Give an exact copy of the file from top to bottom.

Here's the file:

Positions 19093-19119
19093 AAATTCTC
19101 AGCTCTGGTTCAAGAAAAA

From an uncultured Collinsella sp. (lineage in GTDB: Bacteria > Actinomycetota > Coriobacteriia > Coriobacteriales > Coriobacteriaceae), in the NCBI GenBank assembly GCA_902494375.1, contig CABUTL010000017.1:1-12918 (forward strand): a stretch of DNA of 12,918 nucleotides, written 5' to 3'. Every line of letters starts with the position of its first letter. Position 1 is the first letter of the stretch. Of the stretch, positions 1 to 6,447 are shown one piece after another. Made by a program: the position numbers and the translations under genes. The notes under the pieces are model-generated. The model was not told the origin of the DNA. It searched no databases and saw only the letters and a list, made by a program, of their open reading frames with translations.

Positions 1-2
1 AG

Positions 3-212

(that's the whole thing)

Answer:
Positions 19093-19119
19093 AAATTCTC
19101 AGCTCTGGTTCAAGAAAAA

From an uncultured Collinsella sp. (lineage in GTDB: Bacteria > Actinomycetota > Coriobacteriia > Coriobacteriales > Coriobacteriaceae), in the NCBI GenBank assembly GCA_902494375.1, contig CABUTL010000017.1:1-12918 (forward strand): a stretch of DNA of 12,918 nucleotides, written 5' to 3'. Every line of letters starts with the position of its first letter. Position 1 is the first letter of the stretch. Of the stretch, positions 1 to 6,447 are shown one piece after another. Made by a program: the position numbers and the translations under genes. The notes under the pieces are model-generated. The model was not told the origin of the DNA. It searched no databases and saw only the letters and a list, made by a program, of their open reading frames with translations.

Positions 1-2
1 AG

Positions 3-212